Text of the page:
As we observe the 100th anniversary of the end of World War I in 2018, not all of those who bravely serve our country stand upright. There are many “tails” of doggy derring-do by furry veterans worth saluting.
The earliest recorded use of canines in combat was by Alyattes of Lydia, now known as Turkey, against the Cimmerians around 600 B.C. War Dogs were also used extensively by the Egyptians, Greeks and Romans. Attila the Hun even used giant dogs in his campaigns. However, no military around the world has utilized War Dogs as extensively, or as effectively, as the United States.
Dogs have fought alongside American forces in every conflict since the Revolutionary War, but only officially since 1942 during World War II. General George Armstrong Custer loved his dogs and had as many as 40-80 at any given time, many of them accompanying him during his Civil War service.
The most decorated dog in U.S. military history to this day is Sgt. Stubby, who is widely considered the forerunner to today’s military working dog program. His story is well documented in history books, but was largely forgotten until recently when his incredible feats of bravery were captured in the animated film, "Sgt. Stubby: An American Hero."
Stubby, named for his short tail and stature, was a stray rescued by a doughboy on the eve of WWI off the streets of New Haven, Connecticut. Stubby was reportedly permitted to accompany the troops overseas aboard ship because Private First Class Robert Conroy of the 102nd Infantry Regiment, 26th “Yankee” Division taught his furry charge to salute, which amused Army brass.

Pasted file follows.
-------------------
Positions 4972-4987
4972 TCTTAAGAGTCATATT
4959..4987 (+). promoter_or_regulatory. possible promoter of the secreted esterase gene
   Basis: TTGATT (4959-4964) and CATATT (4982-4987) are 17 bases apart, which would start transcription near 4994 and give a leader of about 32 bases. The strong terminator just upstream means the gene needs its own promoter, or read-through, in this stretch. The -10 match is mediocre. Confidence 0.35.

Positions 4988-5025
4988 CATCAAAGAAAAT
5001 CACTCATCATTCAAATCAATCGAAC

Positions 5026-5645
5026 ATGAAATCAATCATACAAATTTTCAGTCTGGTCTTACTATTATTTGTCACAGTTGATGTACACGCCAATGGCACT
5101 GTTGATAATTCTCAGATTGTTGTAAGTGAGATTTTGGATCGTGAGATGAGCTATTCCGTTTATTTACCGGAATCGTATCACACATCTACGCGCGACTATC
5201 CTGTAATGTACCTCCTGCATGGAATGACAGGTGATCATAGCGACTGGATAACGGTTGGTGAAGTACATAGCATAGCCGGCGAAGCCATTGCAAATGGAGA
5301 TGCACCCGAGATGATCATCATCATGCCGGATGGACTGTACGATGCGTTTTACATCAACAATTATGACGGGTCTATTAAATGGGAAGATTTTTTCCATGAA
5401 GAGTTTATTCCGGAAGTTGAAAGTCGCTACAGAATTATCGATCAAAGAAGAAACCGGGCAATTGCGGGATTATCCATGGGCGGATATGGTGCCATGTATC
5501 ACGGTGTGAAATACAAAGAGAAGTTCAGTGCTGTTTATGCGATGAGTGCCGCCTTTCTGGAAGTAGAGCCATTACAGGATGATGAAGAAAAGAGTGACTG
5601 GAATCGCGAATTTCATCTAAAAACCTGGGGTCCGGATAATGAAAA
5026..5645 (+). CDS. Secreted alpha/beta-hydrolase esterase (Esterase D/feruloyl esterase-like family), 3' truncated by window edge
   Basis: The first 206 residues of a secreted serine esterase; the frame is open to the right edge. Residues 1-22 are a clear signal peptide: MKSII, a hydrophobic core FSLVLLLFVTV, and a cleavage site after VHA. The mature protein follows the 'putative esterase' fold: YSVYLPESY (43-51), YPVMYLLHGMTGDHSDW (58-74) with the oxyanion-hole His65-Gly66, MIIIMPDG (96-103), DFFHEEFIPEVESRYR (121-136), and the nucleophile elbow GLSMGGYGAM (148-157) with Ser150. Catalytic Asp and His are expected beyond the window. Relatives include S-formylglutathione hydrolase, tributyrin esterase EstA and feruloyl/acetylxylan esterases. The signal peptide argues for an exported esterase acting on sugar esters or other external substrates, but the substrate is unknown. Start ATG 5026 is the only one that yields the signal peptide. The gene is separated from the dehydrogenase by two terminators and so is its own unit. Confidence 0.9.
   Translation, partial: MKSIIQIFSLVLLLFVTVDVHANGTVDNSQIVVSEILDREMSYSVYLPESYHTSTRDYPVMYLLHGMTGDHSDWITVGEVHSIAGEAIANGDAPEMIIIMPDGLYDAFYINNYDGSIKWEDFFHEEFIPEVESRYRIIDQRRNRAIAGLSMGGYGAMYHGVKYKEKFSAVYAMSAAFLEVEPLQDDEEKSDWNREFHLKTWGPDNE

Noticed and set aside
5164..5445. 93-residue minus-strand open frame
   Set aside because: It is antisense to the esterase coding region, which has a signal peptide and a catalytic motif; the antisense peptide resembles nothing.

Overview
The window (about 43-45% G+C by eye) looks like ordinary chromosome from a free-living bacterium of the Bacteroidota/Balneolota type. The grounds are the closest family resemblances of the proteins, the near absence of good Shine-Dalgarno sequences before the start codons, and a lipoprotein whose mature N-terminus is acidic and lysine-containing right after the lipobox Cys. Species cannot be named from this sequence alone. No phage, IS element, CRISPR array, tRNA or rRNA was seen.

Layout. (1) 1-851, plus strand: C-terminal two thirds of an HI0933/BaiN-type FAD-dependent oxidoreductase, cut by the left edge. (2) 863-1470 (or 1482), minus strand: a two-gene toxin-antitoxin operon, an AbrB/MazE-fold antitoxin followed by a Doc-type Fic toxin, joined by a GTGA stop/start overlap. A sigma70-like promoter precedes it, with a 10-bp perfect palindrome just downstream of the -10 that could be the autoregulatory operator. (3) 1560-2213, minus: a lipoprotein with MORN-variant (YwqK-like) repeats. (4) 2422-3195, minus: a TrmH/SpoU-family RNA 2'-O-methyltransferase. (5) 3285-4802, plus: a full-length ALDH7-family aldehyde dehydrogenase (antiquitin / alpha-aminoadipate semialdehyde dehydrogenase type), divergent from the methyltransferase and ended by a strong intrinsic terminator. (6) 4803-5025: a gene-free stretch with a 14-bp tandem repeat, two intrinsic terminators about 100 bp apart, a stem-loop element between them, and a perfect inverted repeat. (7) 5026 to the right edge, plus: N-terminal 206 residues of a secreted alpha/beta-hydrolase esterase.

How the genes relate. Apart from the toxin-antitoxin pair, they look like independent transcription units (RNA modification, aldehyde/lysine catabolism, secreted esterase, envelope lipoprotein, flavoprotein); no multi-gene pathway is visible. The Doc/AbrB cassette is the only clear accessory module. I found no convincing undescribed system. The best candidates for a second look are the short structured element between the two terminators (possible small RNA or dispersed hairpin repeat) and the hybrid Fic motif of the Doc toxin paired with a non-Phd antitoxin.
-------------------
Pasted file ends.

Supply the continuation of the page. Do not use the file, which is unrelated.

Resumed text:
Sgt. Stubby saw frontline action in France in four offensives and 17 battles. His heroics included finding wounded Soldiers, warning of incoming attacks, saving an entire platoon from a mustard gas attack and even catching a German spy. His brave feats were front-page news. The four-legged hero came home to lead victory parades, appear on Vaudeville stages and meet three sitting presidents.
When he died in 1926 in Conroy’s arms, Sgt. Stubby was memorialized with a more extensive obit in the New York Times than most celebs of the day, and his vest of medals is now part of the National Museum of American History’s collection in Washington, D.C.
Another famous dog with a connection to “The Great War” is Rin Tin Tin, who was rescued by an American Airman following the WWI battle of Saint-Mihiel, in which Stubby’s Yankee Division took part. While Rin Tin Tin was only a hero in the movies, appearing in 27 films, his grandson, Rin Tin Tin III, did his civic duty by officially helping promote the military’s use of dogs during World War II.
On March 13, 1942, following the attack on Pearl Harbor and the entrance of the U.S. into WWII, the U.S. Army began training dogs, launching the War Dog Program or “K-9 Corps.” Initially, civilian dog fanciers garnered military approval to form a coalition called Dogs for Defense, Inc., asking people across the country to donate their pets for sentry training to prevent sabotage. In short order, some 100 dogs were “enlisted” and an ad hoc training program was initiated … with mixed results. On July 16 of that year, the Secretary of War officially assigned responsibility for procuring and training dogs to the Quartermaster Corps, and the stage was set for expansion and formalization of the program.